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Reeder: Parents’ choice in educating their children

Published: Tuesday, April 8, 2014 9:40 p.m. CDT • Updated: Tuesday, April 8, 2014 9:49 p.m. CDT

SPRINGFIELD – After several weeks of trying to teach my second-grader how to ride a bicycle, I became pretty frustrated.

I tried instructing Gracie the same way my parents taught me when I was 6, but I couldn’t understand what was going wrong.

Instead of running behind her while she learned to pedal, steer, brake and balance herself, I took Gracie to the top of our neighbor’s driveway and let her practice coasting to the bottom of it without pedaling.

Teaching is difficult. Every child learns differently. Methods that work for some don’t work for others.

For example, when I read with my kids, I find they master words differently. One likes to sound out words. Another recognizes them by sight.

I attended public schools and universities – from kindergarten through graduate school – and found it to be a mostly positive experience.

My children attend parochial schools, because my wife and I value the structure, the religious education and the accountability of the teachers. A friend, who is a scientist, withdrew his daughter from public high school and had her study an online curriculum for a year. I have friends who home-school their children, and they think it is great. Charter schools are a solution many other parents have pursued.

Unfortunately, there are some in the General Assembly, who want to limit that choice.

The Illinois House recently passed a bill that takes aim at charter schools. Such schools receive public funding but operate with more independence than other public schools. Students may be drawn from across a district, rather than a specific neighborhood, and while faculty members can join unions, they often choose not to.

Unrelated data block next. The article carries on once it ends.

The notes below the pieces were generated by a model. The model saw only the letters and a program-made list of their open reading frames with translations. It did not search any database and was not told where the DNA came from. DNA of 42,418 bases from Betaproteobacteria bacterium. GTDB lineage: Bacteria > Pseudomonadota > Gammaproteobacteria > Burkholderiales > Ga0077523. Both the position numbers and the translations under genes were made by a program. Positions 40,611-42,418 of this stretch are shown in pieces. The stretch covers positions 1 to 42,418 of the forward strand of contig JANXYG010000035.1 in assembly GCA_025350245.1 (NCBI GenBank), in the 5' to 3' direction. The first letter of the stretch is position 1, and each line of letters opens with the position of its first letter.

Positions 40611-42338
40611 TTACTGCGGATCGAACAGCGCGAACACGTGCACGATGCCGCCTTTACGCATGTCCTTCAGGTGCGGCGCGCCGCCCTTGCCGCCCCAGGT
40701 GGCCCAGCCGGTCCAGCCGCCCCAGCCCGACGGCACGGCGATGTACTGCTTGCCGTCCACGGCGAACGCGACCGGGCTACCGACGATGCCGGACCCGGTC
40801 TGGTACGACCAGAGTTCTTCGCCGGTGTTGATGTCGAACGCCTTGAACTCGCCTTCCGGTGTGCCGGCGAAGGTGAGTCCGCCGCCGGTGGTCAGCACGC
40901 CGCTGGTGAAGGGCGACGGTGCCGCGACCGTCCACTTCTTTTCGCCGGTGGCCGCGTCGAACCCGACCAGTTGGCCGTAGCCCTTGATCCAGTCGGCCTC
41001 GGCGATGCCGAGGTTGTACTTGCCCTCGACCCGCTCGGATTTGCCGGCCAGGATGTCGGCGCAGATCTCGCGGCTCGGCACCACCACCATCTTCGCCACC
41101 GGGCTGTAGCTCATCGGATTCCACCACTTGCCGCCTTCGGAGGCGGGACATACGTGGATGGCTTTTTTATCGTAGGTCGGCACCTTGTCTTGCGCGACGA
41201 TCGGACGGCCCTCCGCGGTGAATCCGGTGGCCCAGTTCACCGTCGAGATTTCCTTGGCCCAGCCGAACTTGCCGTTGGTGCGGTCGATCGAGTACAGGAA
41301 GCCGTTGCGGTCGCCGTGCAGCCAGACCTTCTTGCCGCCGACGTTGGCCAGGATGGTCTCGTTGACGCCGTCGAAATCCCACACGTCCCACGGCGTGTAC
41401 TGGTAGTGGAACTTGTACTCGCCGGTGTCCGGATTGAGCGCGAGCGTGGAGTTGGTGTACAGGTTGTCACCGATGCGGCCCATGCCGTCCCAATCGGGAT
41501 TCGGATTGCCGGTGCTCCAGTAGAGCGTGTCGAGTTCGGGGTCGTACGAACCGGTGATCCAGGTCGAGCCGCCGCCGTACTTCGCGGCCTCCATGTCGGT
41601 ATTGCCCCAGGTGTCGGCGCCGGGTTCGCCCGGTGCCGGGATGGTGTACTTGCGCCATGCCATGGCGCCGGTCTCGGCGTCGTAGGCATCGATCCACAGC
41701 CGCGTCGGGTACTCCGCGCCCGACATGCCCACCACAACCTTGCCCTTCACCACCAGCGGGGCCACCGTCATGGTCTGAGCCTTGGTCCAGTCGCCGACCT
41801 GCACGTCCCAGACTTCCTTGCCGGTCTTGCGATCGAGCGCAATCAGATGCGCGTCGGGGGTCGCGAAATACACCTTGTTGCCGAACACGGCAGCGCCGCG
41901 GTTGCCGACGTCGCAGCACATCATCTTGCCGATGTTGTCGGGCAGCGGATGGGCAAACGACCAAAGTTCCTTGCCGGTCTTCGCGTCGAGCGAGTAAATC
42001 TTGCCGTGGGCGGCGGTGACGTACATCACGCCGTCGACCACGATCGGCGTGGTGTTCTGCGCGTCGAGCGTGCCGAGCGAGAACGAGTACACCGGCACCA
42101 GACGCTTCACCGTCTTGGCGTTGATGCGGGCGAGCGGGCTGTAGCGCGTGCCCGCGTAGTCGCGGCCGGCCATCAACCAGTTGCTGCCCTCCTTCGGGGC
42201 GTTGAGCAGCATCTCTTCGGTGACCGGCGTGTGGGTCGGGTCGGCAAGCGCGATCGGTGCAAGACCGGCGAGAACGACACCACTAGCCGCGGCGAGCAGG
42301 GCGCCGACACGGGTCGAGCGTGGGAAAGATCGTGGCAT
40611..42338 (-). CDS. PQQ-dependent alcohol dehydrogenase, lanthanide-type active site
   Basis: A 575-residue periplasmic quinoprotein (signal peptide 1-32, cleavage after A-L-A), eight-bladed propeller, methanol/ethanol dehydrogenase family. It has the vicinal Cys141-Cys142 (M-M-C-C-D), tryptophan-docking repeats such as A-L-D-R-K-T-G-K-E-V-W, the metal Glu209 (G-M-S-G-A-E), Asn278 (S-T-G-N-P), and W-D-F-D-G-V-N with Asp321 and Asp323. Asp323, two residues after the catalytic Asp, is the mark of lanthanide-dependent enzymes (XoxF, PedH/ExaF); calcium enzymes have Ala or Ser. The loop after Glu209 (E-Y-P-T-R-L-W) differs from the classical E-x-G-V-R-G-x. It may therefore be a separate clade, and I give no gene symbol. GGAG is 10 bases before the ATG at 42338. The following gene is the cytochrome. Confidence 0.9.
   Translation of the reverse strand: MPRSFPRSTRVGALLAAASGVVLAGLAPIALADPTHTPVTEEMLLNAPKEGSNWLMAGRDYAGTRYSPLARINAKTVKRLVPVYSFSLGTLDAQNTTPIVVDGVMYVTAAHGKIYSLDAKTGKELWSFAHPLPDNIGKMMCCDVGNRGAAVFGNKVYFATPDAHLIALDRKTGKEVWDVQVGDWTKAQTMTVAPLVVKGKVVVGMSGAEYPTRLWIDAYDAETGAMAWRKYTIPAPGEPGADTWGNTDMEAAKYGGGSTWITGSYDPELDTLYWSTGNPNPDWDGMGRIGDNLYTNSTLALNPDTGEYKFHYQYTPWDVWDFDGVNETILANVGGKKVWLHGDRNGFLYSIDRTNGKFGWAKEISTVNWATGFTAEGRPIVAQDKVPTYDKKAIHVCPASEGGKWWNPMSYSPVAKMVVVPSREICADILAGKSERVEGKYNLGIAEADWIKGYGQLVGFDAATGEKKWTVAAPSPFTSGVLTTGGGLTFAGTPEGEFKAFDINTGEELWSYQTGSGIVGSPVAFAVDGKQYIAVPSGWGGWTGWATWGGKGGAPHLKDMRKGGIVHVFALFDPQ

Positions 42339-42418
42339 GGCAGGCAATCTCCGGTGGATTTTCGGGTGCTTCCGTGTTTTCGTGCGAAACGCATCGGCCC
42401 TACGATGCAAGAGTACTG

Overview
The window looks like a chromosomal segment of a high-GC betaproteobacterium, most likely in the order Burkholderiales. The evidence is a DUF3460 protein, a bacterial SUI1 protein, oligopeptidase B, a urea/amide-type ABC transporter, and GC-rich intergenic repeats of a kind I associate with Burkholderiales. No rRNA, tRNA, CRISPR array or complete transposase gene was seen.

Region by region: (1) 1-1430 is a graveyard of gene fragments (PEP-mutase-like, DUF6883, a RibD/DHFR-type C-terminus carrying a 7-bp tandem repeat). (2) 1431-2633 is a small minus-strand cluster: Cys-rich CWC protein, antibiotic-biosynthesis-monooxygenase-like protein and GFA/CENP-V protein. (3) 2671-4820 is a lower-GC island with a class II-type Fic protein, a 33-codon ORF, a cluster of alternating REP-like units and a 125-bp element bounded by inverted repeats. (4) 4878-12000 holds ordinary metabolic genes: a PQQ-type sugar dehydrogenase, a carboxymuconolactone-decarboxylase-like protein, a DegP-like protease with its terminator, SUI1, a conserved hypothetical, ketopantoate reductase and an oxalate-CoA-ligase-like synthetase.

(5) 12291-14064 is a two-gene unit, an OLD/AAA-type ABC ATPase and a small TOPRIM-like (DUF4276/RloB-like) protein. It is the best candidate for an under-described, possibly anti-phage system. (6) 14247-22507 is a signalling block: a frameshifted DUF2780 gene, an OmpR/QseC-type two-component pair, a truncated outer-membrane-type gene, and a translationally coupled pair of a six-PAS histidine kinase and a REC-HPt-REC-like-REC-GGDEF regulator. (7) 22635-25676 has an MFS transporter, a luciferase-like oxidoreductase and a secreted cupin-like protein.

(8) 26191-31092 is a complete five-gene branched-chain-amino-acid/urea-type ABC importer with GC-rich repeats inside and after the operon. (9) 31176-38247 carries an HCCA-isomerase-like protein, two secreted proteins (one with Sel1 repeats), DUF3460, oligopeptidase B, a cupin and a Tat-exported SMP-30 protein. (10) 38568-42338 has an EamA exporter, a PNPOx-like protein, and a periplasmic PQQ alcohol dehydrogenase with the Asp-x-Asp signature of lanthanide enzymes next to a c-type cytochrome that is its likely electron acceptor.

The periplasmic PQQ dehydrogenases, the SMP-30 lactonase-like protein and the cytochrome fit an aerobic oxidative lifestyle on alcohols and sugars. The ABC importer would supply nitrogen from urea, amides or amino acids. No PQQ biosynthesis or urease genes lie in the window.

Just three years ago, Illinois created a Charter School Commission that groups wanting to create charter schools could appeal to if a local school board said “No.” The commission is really the forum of last resort for those seeking to create a charter school. Even so, about 95 percent of the time, that commission also says “No.”

But that’s not good enough for the state’s two teachers unions. They want the commission dead. In simple terms, charter schools are a threat to the unions’ business model.

If charter schools weren’t working, parents would refuse to enroll their children in such institutions. But they are an effective alternative.

After all, no child learns the same way, and all parents deserve a choice.

• Scott Reeder is a veteran statehouse reporter and the journalist in residence at the Illinois Policy Institute. He can be reached at sreeder@illinoispolicy.org.

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